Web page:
China Protecting its Teeth in 1950 Korea – Part 2/9

In part one, I used America’s 1823 Monroe Doctrine to show that similar reasoning was behind Mao’s decision to send the People’s Liberation Army (PLO) into Korea to fight the United States and UN.

I want to point out that China has never been a military threat to the United States, but America, Japan, Russia, Germany, Britain, France, and other countries have attacked China in the past two centuries and the cost in Chinese lives may have been as high as 100 million or more.

The embedded video says that soon after US troops entered Korea to fight the North’s invading army that if support didn’t arrive soon, the war would be short.

It was obvious that the United Nations was losing the race against time as North Korean troops put pressure on the small area behind the Naktong River near Pusan that US and United Nations troops held.

By August of 1950, the US 8th army was spread too thin. The situation looked bad.

General Walton H. Walker was the field commander of the US 8th army. During World War II, he had been one of General George S. Patton’s Army Corps commanders and was a no nonsense Texan. On July 29, he told his subordinates if I ever see you back here again it had better be in a coffin.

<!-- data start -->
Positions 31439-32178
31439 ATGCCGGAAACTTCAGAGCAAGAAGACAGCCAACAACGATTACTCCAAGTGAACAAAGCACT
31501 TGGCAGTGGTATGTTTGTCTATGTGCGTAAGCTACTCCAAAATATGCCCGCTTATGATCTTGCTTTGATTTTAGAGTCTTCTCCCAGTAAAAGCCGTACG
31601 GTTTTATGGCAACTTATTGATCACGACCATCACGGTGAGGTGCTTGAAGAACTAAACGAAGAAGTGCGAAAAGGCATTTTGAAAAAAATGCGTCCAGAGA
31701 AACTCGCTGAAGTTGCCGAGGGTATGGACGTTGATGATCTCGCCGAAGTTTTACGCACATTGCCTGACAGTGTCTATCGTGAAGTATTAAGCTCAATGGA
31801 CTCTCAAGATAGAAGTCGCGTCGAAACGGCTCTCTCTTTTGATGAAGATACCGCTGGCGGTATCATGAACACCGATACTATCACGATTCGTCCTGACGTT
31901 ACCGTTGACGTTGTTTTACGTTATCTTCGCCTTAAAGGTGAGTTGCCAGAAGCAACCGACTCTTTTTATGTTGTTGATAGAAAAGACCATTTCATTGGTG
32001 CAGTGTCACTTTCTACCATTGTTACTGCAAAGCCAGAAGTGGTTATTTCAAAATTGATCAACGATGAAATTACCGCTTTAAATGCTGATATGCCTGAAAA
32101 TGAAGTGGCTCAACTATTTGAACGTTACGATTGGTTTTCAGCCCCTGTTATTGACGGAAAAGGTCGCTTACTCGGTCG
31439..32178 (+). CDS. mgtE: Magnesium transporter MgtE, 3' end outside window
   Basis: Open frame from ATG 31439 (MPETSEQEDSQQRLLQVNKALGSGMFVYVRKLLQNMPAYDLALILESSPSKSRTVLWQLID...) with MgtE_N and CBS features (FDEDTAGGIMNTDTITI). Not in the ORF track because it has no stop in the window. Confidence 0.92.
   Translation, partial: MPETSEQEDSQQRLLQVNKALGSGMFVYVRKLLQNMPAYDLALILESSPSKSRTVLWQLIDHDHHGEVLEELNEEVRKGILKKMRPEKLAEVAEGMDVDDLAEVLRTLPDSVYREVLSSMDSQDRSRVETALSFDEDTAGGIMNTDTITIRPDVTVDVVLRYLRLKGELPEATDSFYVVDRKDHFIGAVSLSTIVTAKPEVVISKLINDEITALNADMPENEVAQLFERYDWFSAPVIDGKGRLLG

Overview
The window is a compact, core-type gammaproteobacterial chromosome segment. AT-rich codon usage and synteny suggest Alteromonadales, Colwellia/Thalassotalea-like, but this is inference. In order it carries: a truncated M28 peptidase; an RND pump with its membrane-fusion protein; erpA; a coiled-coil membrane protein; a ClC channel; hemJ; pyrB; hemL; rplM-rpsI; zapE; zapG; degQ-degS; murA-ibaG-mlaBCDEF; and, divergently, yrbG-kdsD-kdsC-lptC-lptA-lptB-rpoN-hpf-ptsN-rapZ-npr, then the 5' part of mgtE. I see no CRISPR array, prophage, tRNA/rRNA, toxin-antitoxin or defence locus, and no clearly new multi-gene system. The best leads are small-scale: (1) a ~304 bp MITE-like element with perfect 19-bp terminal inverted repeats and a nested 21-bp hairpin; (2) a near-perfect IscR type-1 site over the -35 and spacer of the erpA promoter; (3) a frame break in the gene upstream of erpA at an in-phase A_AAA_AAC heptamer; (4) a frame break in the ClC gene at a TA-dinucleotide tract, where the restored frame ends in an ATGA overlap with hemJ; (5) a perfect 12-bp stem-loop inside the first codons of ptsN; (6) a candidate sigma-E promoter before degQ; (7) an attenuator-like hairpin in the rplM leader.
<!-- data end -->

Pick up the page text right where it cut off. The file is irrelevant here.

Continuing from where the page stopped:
The only advantage the US 8th Army had was firepower. The battle raged for weeks over hills that changed hands often. After two weeks of brutal fighting, US troops managed to hold and strengthen the line.

This provided time for the United Nations to send in troops, which arrived in the port of Pusan from countries such as France, Turkey, Thailand, Britain, Canada, Australia, New Zealand and Ethiopia.

Most of the new troops were young and were not seasoned veterans.

Then on December 1, 1950, the North Korean Army launched a final assault. However, the North Koreans were exhausted and could not sustain the fight. 

General Douglas MacArthur, commander of all UN forces, decided to land an invasion force behind the North Korean lines at Inchon.

Seoul, the captured South Korean Capital was twenty-five miles from Inchon. It was a risky venture but MacArthur was confident of success.

Return to China in 1950 Korea Protecting the Teeth – Part 1


Lloyd Lofthouse is the award-winning author of the concubine saga, My Splendid Concubine & Our Hart. When you love a Chinese woman, you marry her family and culture too.

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One Response to China Protecting its Teeth in 1950 Korea – Part 2/9

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